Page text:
But I don’t approve of bombing civilian targets. Something both sides have been doing to some extent, but Israel far more than Hamas in recent days.

I think Israel’s reaction to Hamas has been disproportionate, but at the same time, I realize that I haven’t walked a mile in Israel’s moccasins. It’s hard for me to know what I would do in their shoes.

I think they’re trying to get their licks in before Obama takes office, knowing that Bush won’t do anything to stop them.

And I think this is only going to make us look worse in the eyes of the Arab world. Where we already look quite bad enough.

I just don’t know what to do about it.

Any suggestions?

jane doe

The end of any year is often a time of reflection. Looking back to see what went right, what went wrong. This year, we could perhaps benefit from such retrospection more than other years.

I was going to refer to 2008 as “a kidney stone of a year,” but I was almost certain I had heard that phrase elsewhere, likely in something by Hunter S. Thompson. A quick Google search of the phrase didn’t reveal the original source, but it did show three other people describing 2008 in those words, so at least I’m not alone in thinking of it that way.

On a national level, we saw a further…what’s the word I want? crumbling? eroding? collapsing? disintegrating?…let’s go with… deterioration of: our civil rights, our privacy, our status overseas, the situation in Iraq (notwithstanding all the neocons rushing to claim the surge has been a “success”), the situation in Afghanistan, the economy, the health care system, our schools, our infrastructure (Rachel Maddow’s favorite word), the situation in Israel and the Gaza Strip, the environment, and…well…it’s a really long list, actually.

So maybe we should think of 2008 as the year when the whole house of cards we’ve all been living in fell to the floor.

There was the presidential election, which filled up our ears for way too many months with noise and lies and distortions and endless debates and oh the spinning and spinning and spinning and stop the world, please, I’m getting dizzy.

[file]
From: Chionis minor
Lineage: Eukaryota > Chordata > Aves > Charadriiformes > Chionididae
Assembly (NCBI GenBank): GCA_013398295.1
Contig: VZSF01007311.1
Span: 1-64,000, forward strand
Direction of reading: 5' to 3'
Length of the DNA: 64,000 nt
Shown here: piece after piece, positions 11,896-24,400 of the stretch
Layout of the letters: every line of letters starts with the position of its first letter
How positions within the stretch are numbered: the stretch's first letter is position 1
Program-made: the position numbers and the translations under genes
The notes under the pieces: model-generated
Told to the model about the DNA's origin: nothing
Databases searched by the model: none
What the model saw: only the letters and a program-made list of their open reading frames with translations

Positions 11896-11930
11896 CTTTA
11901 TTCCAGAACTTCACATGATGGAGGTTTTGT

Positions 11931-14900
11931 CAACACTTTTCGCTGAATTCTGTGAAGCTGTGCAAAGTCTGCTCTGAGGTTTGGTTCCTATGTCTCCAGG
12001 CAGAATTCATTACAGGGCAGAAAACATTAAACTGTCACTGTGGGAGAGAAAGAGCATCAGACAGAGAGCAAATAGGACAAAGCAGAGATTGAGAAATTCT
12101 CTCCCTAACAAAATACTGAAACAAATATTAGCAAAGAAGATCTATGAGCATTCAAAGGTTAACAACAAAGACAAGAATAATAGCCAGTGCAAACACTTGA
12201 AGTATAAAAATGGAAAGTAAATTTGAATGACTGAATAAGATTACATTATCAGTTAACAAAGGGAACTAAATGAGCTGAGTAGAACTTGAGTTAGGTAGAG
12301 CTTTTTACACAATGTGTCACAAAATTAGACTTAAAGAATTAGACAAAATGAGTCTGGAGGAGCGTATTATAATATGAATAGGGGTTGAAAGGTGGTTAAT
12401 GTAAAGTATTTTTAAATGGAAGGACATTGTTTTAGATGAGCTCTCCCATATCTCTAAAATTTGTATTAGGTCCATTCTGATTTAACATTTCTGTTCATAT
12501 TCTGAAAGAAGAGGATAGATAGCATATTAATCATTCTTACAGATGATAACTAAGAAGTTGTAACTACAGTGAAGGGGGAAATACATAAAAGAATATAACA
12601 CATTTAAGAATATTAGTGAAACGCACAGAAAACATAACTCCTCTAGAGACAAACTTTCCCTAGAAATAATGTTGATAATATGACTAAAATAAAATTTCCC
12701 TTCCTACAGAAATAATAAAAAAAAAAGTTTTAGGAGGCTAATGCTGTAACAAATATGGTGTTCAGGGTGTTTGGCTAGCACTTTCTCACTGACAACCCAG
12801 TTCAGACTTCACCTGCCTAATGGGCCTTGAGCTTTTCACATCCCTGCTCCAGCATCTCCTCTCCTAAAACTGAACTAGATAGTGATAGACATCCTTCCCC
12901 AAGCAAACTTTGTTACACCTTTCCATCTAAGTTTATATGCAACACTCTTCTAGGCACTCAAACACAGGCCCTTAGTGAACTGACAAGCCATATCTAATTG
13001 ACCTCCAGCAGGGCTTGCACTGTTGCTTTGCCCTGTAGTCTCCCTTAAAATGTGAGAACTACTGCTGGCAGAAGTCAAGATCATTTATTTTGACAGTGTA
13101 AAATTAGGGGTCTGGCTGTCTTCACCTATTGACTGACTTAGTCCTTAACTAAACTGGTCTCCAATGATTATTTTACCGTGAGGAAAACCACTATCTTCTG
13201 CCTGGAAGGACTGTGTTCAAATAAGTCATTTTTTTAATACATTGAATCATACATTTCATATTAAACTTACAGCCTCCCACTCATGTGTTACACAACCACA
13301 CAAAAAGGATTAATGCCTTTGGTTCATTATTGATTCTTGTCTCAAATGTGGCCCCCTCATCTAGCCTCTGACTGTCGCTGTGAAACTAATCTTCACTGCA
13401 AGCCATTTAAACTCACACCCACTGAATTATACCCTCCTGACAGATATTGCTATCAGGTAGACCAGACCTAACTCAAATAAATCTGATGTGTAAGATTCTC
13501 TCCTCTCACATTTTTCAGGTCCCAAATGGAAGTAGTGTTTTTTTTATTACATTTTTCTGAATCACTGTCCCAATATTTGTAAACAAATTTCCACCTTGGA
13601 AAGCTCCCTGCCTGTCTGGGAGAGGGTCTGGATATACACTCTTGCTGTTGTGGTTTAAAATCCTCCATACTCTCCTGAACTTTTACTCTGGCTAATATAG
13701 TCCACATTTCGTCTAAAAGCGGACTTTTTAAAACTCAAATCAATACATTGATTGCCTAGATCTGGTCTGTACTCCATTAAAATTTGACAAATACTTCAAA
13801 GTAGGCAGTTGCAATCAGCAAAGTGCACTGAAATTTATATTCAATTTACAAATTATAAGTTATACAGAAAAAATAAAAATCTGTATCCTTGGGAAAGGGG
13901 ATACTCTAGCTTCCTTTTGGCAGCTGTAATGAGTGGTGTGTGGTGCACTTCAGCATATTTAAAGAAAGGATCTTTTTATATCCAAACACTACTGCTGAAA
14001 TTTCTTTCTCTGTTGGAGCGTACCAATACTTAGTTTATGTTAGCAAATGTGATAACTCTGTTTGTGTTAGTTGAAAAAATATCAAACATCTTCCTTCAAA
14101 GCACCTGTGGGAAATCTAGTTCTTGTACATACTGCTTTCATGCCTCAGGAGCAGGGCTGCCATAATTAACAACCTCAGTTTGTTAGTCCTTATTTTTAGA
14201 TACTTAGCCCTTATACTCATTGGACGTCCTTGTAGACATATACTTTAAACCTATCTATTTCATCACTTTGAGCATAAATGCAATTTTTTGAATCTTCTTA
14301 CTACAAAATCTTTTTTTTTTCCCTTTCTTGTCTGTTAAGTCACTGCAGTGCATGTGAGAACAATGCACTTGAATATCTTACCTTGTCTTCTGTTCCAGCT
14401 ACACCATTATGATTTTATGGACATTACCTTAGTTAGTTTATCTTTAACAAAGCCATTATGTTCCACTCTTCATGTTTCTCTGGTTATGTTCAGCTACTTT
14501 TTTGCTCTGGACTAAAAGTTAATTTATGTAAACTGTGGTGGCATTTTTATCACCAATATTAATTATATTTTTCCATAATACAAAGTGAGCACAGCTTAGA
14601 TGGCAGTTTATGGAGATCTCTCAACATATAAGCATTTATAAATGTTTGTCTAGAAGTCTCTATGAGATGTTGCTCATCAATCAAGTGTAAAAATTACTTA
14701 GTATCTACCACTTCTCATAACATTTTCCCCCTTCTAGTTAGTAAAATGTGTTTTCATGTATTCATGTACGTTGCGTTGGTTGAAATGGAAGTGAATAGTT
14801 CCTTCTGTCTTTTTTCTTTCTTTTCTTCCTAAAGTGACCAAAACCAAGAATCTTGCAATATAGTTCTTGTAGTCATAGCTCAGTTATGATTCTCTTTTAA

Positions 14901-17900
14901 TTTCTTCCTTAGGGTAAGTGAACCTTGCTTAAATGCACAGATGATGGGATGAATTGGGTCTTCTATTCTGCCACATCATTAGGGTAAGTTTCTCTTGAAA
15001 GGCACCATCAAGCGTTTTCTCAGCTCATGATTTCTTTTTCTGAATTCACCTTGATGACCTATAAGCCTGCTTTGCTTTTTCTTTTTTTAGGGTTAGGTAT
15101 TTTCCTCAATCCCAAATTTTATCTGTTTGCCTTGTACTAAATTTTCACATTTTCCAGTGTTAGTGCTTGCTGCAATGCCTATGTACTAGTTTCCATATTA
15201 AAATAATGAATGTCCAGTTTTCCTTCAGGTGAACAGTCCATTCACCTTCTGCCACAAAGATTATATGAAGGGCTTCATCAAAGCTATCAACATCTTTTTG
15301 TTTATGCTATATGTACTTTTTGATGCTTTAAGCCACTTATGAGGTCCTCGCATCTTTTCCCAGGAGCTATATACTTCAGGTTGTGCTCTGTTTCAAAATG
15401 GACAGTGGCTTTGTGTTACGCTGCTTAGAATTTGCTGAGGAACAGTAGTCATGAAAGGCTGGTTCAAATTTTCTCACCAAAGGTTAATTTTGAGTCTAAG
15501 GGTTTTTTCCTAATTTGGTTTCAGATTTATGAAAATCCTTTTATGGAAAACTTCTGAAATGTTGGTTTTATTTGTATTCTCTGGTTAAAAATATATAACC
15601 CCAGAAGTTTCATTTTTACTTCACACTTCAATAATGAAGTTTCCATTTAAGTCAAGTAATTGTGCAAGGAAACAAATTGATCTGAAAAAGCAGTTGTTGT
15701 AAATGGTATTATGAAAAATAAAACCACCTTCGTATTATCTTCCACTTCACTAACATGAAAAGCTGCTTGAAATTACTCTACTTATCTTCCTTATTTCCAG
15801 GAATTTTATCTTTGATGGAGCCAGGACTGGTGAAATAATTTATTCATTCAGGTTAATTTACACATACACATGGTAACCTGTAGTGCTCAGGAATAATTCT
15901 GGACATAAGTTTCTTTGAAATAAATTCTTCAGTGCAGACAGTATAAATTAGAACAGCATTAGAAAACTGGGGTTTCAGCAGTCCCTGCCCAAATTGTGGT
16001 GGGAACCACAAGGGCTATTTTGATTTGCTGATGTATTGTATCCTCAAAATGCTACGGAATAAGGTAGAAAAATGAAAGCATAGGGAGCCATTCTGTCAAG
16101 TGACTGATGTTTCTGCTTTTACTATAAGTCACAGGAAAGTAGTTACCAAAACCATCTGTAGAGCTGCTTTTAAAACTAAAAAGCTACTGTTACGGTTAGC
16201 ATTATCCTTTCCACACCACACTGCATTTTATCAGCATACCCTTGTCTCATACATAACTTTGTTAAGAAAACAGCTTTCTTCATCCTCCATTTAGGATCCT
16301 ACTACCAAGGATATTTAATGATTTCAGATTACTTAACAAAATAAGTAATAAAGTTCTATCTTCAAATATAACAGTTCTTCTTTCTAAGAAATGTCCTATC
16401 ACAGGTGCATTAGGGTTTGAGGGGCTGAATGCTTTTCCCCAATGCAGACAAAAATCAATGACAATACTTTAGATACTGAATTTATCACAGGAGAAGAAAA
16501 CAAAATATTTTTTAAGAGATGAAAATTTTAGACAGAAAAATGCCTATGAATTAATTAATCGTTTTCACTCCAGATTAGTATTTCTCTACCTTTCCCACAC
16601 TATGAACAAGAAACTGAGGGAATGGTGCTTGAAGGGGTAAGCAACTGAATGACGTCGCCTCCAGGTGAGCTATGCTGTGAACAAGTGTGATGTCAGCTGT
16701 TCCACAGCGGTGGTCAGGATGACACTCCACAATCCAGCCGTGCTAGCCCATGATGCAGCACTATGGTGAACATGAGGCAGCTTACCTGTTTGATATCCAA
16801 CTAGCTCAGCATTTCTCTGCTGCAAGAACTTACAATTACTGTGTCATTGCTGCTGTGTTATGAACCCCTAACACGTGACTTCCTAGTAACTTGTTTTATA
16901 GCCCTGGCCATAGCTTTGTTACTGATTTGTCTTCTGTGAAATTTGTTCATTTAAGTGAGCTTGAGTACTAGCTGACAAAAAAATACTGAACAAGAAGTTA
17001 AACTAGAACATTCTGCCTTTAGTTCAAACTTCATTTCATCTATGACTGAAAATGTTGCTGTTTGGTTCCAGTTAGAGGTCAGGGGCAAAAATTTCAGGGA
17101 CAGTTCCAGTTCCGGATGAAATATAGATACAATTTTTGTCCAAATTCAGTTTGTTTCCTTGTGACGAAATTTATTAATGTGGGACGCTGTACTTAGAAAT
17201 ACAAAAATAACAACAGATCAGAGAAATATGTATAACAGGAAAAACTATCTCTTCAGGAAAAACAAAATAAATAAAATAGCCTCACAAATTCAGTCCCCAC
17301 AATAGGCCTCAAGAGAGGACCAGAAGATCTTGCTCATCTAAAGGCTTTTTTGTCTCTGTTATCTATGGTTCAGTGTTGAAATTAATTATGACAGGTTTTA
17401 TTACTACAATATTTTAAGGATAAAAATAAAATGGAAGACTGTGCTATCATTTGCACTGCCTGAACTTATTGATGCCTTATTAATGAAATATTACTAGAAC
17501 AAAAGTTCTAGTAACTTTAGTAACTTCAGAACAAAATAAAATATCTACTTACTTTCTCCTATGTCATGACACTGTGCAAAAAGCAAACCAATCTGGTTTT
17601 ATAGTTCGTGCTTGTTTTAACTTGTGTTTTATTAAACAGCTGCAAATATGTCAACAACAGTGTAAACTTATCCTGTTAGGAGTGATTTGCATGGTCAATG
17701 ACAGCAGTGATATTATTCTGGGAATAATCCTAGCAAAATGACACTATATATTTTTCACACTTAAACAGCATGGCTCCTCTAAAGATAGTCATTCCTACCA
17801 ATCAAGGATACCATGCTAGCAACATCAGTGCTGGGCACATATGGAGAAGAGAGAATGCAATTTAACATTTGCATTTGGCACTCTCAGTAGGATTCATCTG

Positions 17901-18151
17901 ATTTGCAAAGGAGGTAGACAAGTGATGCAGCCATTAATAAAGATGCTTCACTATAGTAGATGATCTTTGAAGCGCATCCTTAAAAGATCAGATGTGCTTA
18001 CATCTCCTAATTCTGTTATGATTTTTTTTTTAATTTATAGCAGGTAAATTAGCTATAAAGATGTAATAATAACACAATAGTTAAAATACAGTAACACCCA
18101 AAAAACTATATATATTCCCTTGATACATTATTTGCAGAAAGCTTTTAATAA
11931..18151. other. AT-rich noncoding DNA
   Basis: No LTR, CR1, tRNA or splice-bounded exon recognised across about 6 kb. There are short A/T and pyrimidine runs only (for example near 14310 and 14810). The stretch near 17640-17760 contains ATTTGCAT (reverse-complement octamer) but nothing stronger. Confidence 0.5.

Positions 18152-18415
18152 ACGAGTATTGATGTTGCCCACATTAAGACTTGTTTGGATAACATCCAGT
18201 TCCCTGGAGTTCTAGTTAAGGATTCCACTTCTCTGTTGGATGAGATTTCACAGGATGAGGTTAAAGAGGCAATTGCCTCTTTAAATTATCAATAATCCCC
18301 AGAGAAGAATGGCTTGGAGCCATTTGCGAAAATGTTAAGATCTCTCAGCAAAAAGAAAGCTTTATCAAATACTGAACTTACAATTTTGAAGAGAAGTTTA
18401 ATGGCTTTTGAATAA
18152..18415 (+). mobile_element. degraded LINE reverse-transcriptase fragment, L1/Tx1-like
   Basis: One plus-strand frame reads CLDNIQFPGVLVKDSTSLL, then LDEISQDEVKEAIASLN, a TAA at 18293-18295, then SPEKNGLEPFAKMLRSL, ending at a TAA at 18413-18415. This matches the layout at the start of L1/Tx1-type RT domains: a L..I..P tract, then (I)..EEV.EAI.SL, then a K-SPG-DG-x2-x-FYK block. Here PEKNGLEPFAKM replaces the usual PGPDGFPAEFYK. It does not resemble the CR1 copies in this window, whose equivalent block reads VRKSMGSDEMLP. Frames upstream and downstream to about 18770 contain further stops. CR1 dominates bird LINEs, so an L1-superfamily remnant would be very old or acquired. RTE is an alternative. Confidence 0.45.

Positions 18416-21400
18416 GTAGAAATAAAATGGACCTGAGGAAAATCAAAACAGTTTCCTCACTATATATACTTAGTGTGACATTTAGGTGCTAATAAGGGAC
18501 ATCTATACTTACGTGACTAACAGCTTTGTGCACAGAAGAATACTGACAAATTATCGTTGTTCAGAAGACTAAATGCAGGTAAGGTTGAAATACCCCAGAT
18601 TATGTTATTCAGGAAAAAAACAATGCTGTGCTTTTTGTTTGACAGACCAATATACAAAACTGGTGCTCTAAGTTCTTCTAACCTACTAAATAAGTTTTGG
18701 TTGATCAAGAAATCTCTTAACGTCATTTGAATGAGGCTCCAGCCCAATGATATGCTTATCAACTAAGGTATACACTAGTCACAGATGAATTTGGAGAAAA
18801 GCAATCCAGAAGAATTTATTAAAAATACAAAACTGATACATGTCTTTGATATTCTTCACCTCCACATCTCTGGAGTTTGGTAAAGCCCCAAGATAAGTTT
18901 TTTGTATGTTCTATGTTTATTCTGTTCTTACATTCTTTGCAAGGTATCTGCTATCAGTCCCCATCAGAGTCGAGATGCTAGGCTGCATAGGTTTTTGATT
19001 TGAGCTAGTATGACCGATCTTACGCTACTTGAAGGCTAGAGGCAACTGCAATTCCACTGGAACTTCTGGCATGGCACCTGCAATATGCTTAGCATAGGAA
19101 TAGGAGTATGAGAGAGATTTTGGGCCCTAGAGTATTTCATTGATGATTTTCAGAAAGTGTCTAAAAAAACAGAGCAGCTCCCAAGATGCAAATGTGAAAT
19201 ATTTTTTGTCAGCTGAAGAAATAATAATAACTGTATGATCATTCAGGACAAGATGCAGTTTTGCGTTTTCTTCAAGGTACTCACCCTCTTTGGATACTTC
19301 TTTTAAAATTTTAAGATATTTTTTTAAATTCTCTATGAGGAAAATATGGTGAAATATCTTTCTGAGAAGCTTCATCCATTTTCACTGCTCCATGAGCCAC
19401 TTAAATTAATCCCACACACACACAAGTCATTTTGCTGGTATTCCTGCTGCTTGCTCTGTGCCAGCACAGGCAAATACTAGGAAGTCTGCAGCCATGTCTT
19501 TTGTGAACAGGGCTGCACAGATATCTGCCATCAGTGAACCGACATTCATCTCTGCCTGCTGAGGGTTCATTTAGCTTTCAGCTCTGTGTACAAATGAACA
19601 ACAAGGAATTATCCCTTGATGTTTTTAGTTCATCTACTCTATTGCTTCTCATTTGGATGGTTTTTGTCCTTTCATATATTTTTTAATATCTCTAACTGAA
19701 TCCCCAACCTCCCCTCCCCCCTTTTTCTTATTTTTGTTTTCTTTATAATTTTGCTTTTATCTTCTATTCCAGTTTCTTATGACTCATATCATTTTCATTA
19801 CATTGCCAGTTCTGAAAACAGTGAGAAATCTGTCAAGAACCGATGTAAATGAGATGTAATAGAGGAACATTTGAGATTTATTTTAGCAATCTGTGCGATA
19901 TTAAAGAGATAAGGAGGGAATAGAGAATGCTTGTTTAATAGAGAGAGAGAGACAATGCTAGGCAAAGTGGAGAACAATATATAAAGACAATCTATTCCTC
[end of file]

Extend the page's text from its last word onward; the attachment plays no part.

Before that, though, we had the primaries, and the caucuses, and the conventions, and the polls, and the protests and…well, you were there. You heard it.

There were a lot of lows, but there were a few highs, as well. Particularly toward the end of the year.

For a nice change, we had a presidential candidate that appealed to our hopes, rather than hammering at our fears. We dodged the bullet of a McCain/Palin administration, four more years that would most likely have looked like the last eight, except less organized, and instead managed to elect the smart guy over the guy people would like to have a beer with. Thought I suspect Obama would be way more fun to have a beer with than McCain, anyway.

And there was the nice bit about finally electing someone who isn’t a white male to the highest office in the land. That part was pretty cool.

But the economy is bad, and likely to get worse before it gets better. People are losing their homes, their jobs, and their retirement investments. We’re probably going to see a lot more people moving in with other family members to save money, and we’re already seeing more people living on the street.

It’s a scary situation.

And yet, with the new year comes hope.

In twenty days, we will be rid of alleged president George Walker Bush.

We will have strong Democratic Party majorities in both houses of Congress.

Let’s hope they use their new power for good. Let’s hope they actually use their power, instead of allowing themselves to be conned by Republicans into thinking they don’t dare use the power we gave them to change things.

Let’s hope.

Hope is good.

I have some ideas for a new project for myself in the new year…something that will involve this blog – or perhaps a separate blog created specifically for the project…more on that soon. But I think some more changes are coming in the life of yours truly, that I hope will be interesting for you all, and ultimately, perhaps profitable for me. We shall see…

In the mean time, happy new year, everyone!

And stay safe.

jane doe

p.s. And lest there be any doubt about it…I still think Bush and Cheney ought to be impeached.

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janedoe.tcm [at] or follow me on Twitter: @janedoe_tcm
January 2009